and so on; skeletons are these protothings from the syntactical
world; the easy direction of the "bridge" between the real and
the syntactical world just drops some fields, and the hard
direction infers or reconstructs them.
 I never worked out the details of protocategories,
protofibrations, protoCCCs and so on beyond the level of detail
of these
seminar notes from 2010. =(
 We (Ochs/Lucatelli) are trying to get in touch with people who
work with proof assistants  it would be great to have some of
them in the workshop!
8. Our next step: getting more submissions
Note: there is still a tiny chance that the workshop
won't happen "officially" and that people would have to present their
work either on other workshops at the UniLog or at the main
conference, and meet informally... officially each workshop needs at
least 10 presenters that are neither organizers nor keynotes, so we
(Ochs/Lucatelli) are going to try a trick that JeanYves Beziau
suggested to us, which is to send individual emails to people that
can be interested in participating (he said that sending "about 100
invitations" usually works)...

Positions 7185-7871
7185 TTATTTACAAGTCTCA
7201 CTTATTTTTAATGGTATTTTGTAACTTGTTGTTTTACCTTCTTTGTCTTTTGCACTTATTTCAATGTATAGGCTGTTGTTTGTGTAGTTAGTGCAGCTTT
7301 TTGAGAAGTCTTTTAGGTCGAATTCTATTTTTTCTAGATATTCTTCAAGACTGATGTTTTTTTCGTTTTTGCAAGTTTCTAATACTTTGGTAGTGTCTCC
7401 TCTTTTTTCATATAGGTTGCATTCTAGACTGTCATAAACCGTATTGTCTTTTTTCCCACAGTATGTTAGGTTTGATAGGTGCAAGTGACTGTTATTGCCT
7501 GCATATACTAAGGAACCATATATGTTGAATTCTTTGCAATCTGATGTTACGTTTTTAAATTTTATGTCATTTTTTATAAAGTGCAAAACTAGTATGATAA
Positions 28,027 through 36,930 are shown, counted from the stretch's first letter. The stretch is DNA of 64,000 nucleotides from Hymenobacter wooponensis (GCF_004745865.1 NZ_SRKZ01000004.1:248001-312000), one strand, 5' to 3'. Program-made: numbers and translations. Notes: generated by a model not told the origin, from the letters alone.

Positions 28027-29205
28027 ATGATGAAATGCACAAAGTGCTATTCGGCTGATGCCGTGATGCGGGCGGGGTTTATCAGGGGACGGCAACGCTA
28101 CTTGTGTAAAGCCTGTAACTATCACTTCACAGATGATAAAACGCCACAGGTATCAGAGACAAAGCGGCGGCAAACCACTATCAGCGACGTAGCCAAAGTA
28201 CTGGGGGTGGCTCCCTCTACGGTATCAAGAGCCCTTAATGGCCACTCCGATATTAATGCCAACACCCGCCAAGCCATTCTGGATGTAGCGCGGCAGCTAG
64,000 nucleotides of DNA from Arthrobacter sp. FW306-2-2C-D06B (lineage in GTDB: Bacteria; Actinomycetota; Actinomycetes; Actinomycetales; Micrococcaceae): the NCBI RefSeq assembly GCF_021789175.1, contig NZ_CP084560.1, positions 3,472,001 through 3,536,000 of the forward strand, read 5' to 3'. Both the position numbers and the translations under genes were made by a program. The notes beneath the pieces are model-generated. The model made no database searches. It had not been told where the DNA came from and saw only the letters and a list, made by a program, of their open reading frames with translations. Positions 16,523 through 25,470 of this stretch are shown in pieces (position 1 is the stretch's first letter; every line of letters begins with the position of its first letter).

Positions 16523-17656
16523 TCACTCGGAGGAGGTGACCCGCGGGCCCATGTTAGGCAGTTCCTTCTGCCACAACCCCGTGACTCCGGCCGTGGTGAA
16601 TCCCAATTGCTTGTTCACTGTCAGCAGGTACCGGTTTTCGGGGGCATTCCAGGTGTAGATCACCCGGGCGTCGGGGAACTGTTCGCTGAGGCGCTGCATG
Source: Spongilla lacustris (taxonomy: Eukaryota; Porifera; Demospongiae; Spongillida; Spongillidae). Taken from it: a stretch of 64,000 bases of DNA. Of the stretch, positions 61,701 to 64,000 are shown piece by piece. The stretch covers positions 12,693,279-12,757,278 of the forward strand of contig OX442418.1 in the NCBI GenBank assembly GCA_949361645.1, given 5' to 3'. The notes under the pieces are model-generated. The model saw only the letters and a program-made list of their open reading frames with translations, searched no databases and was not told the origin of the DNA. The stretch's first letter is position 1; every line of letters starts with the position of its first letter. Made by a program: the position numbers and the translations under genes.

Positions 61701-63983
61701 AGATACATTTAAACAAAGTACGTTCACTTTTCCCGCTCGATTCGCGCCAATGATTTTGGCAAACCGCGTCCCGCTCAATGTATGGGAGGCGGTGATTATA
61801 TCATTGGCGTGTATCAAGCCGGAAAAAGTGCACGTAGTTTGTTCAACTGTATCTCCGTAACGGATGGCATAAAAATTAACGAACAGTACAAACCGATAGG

If you have people to suggest please send us their names, and, if
possible, their emails... we work mostly on Category Theory, and we
think that this workshop could of interest to people working on, e.g.,
Education, Diagrammatic reasoning, Visualization of algorithms  and
we don't know many people in these areas yet...
9. If you
would like to help us, here are some trivial ways:
 you can send us pointers to related work,
 you can send us pointers to people that we should get in touch
with,
 you can ask to receive updates from us (that keeps our spirits
high!), and maybe contribute in the future.
And here are some less trivial ways:
 you can send us folklore ideas (without pointers),
 you can attend the workshop,
 you can submit something to the workshop. =)
10. On funding:
Some people have asked me if I can obtain some kind of funding to
support their trip to the UniLog. I've tried to ask around, but I
didn't even get any useful hints... The conference has a page listing its sponsors, and
that's all I know at this moment. Hints welcome!!! =\
11. My contacts:
eduardoochs@gmail.com
https://www.facebook.com/eduardo.ochs
(55)(21)988842389 (Whatsapp / Telegram)
^ If you want to propose changes to this page chat may be the best way!